The following post was co-authored by Sara MacKay, an undergraduate psychology student at St. Francis Xavier University. All instances written in the first person represent Ms. MacKay’s voice and experience.
Shortly after my daughter turned 11, I woke up one morning to find her standing in my bedroom doorway holding a note. She had decided to share an important part of her identity with me by disclosing that she was bisexual. As a parent, I am still proud of this moment.
At 11, thoughts of my daughter’s adolescent years and looming sexual attractions were on the back burner, but right around when she turned 12, she started talking more about her friendships, who had crushes on whom, and she also told me about a girl she liked, ‘Jane’. One day my daughter asked me about having a sleepover with her friend Jane. Without thinking, I said yes, and then I panicked. Jane’s mom also knew that her daughter was queer-identified, and so when she arrived at my home for drop off, I invited her in for some tea. Pleasantries are fun, but this was happening all too fast, and neither of us felt prepared. We thought we were totally alone in feeling so lost, but as it turns out, our feelings are quite common among the parents of LGBTQ youth.
In June 2018, ‘“I Have No Idea What’s Going On Out There:” Parents Perspectives On Promoting Sexual Health In Lesbian, Gay, Bisexual, And Transgender Adolescents’, was published in Sexuality Research and Social Policy. True to my own parenting experiences, the article noted the gap in the literature concerning sexual health education for LGBTQ teens. The ‘birds and the bees’ simply doesn’t do in today’s world filled young people coming confidently into their sexual and gender identities far earlier than what was often common in past generations. “The Talk” has never been painted as an easy one for parents to have with their children, but an additional layer of complication is added when a heterosexual parent needs to teach their LGBTQ teen about healthy, safe, and pleasurable (yes, pleasure matters too) sexual experiences that go beyond the standard heteronormative scripts.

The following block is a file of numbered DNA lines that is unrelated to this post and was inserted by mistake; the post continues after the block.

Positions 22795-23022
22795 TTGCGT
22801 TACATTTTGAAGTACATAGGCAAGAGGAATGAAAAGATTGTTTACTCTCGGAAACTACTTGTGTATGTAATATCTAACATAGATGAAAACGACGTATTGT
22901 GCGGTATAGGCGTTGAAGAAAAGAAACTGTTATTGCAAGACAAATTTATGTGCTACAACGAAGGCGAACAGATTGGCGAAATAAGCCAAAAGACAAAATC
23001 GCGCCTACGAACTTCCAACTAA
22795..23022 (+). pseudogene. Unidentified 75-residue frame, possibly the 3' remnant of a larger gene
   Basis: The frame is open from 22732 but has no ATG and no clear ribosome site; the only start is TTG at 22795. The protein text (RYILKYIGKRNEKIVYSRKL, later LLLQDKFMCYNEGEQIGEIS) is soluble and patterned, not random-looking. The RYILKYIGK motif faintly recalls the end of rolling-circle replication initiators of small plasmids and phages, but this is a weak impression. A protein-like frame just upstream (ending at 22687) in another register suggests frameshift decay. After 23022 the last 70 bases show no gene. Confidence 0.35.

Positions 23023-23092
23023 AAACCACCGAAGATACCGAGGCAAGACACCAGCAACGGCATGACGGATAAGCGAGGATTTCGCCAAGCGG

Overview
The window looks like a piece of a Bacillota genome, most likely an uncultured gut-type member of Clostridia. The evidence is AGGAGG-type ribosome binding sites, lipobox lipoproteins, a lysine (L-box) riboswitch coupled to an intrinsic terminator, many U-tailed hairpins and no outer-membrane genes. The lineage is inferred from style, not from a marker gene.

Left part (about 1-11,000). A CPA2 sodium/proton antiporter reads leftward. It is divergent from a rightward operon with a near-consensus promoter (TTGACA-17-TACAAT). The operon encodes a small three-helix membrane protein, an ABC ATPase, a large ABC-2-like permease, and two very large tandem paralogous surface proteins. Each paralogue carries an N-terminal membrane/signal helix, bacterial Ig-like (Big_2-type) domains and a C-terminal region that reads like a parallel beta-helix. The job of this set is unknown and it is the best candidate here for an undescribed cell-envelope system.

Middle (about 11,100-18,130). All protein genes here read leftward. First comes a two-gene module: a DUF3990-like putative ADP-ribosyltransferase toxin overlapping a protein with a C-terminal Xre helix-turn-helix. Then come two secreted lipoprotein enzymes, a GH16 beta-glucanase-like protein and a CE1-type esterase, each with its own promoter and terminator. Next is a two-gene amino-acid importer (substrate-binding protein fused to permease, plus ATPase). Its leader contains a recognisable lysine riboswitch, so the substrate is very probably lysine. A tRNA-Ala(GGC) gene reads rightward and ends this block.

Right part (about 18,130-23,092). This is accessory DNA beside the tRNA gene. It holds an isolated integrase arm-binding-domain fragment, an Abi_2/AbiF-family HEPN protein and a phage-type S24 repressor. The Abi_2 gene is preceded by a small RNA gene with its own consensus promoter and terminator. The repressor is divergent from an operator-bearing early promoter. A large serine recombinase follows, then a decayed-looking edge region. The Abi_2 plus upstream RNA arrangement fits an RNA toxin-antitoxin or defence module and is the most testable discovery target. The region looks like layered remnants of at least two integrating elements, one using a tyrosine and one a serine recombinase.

The focus of the study, conducted by Michael E. Newcomb and colleagues, was to gather information on (1) Parent-adolescent relationships, (2) parent-adolescent communication about sex and dating, and (3) parental knowledge and monitoring of dating and sexual behaviors. The researchers used online focus groups to talk to 44 different parents about their experiences communicating with their LGBTQ adolescents about sexual health and sexual activity. To be eligible, the parents needed to have an LGBTQ adolescent between the ages of 13 and 17.
I found myself reading about my own circumstances in the study. Parents described the relationship they had with their children as good, and most of the relationships got stronger after the disclosure of LGBTQ identity. They also described feeling uncomfortable talking to their kids about sex generally (Who doesn’t?). But beyond discomfort, parents of LGBTQ youth disclosed feelings of being unknowledgeable about the sexual experiences of LGBTQ individuals, and concerns that the information they provided would be inaccurate. One mother in the study went on to say that she felt unable to give her gay son any advice on sex because she did not know what sex was like for two men. Many parents attempted to solve this challenge by finding a gay friend or relative to have ‘the talk’ with their child.